Christoph Benjamin, Curator
What I wanted to attempt with this room here was to create an entrance of the show that brings together very literal references with kind of abstract levels of reference.
Gavin Delahunty, Head of Exhibitions & Displays, Tate Liverpool
What you are seeing in the first room is a coming together of some of the understood themes of Alice – language, scale and perspective, and the journey from childhood to adulthood. But you go upstairs, then, really to see the birth of the book – where does this artwork come from?
Well, it was our idea to show, really, how this kind of masterpiece of literature was created; so we brought together as much material on its publication and creation as we could. So what we have is original preliminary drawings by Dodgson that he made even before writing the book, or in the process of writing the manuscript, but we also have a lot of material around the publication of the book. We have the first photograph that Lewis Carroll took of the young Alice Liddell, I guess when she was four. We really wanted to show that the aesthetic that he used in his photographs are influenced by the aesthetic of that very time; so it was our aim to bring these two different means of artistic expression together, which is of course a challenge, because photography and painting have a very different quality and also presence in space.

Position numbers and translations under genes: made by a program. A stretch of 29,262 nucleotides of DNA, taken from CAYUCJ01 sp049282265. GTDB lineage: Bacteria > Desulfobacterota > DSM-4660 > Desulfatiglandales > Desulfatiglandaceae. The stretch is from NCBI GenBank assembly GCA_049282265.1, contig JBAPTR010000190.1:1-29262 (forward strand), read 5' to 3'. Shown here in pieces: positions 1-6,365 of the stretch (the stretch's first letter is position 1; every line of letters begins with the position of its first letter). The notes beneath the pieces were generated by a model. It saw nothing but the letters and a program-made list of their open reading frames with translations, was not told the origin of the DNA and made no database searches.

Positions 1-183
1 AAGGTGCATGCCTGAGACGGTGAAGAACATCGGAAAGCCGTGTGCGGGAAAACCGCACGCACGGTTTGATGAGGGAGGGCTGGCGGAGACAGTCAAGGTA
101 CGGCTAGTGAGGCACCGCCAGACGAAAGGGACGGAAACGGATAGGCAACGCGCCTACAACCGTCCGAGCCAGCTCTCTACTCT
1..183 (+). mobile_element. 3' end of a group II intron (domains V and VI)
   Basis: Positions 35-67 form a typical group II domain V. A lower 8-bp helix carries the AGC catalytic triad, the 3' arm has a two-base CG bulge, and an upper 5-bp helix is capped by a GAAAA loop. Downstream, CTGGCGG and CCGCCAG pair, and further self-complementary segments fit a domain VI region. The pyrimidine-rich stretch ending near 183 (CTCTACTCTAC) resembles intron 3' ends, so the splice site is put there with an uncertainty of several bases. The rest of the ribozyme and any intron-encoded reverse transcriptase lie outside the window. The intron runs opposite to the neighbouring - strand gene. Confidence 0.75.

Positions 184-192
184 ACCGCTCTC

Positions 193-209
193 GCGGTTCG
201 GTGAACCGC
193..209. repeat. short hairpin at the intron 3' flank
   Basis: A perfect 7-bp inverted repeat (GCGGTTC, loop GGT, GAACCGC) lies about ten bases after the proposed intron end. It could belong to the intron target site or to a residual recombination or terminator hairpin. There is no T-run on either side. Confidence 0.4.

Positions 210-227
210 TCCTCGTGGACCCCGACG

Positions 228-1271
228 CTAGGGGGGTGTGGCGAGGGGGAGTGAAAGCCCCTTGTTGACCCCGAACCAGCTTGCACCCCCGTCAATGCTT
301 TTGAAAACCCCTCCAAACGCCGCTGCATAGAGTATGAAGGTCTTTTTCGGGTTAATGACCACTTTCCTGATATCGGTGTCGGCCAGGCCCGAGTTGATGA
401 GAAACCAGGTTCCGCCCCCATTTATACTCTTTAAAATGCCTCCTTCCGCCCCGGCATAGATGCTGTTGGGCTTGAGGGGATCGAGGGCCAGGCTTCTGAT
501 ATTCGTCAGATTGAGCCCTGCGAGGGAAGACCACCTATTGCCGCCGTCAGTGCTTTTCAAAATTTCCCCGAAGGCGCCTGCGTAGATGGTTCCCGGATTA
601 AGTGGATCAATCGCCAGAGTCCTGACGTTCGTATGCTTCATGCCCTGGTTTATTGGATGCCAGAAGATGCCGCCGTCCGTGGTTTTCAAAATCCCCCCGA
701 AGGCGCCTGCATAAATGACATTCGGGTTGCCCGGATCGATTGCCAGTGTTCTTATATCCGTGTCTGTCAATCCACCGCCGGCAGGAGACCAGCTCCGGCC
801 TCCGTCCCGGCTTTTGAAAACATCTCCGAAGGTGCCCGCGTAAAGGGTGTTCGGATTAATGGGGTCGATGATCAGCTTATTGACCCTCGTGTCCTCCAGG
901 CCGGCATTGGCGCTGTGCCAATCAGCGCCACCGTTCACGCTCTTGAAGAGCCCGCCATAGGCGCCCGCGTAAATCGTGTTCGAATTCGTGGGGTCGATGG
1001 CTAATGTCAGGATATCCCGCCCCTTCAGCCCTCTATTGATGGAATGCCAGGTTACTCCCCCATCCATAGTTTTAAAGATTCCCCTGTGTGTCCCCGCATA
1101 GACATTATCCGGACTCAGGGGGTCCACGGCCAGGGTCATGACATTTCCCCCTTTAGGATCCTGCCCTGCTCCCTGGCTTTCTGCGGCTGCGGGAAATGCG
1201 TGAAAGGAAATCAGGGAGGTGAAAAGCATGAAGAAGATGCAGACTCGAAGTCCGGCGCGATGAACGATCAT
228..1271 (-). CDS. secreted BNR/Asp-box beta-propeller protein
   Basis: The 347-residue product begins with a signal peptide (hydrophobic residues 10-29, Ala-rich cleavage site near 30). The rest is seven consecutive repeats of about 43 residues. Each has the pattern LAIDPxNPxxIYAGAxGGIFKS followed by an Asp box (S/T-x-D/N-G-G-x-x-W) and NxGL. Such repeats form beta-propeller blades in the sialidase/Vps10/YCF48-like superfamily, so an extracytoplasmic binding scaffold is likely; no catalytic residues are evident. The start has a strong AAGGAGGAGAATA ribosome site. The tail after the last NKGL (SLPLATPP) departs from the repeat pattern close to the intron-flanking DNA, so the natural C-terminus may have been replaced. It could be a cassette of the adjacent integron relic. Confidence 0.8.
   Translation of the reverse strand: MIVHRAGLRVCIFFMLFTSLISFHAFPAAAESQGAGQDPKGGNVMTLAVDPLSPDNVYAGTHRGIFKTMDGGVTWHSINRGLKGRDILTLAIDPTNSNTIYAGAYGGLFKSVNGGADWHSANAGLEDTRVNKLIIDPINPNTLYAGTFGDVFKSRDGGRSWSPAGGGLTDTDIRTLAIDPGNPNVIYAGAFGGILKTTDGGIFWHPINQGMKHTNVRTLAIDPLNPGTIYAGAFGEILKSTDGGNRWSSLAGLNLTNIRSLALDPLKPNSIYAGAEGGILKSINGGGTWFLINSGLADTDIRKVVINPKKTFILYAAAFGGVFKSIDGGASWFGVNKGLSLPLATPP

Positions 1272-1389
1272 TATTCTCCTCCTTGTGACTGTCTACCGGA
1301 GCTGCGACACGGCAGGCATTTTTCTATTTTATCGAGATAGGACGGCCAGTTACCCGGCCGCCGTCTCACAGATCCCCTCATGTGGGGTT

What you find with Surrealism is Alice starts to morph, and she starts to change, so those original illustrations by John Tenniel, and indeed, the original imaginations of Alice, they start to transform into something else; and there’s an extraordinary work called Alice in 1941 by Max Ernst. It’s an incredible painting where you have the figure of a very elegant woman being held up; being almost cradled by nature; being thrust into the front of the image.
We’ve kind of come through the Sixties and Seventies where artists were using Alice as a kind of prism to look through their social experience at that time, and now we’re in, like, the Eighties and Nineties – what is often described as a Postmodern moment where things begin to be recycled. This idea of glass, or mirroring, or reflective surfaces, permeates the entire exhibition, and here we are in Dan Green’s pavilion, and again this mirroring; the reflected surfaces. What happens when you look at yourself in the mirror, what happens to your reality when you hold up that mirror?
Whilst we were putting together the exhibition, which is broadly chronological, some of the same motifs or metaphors reappear time and time again.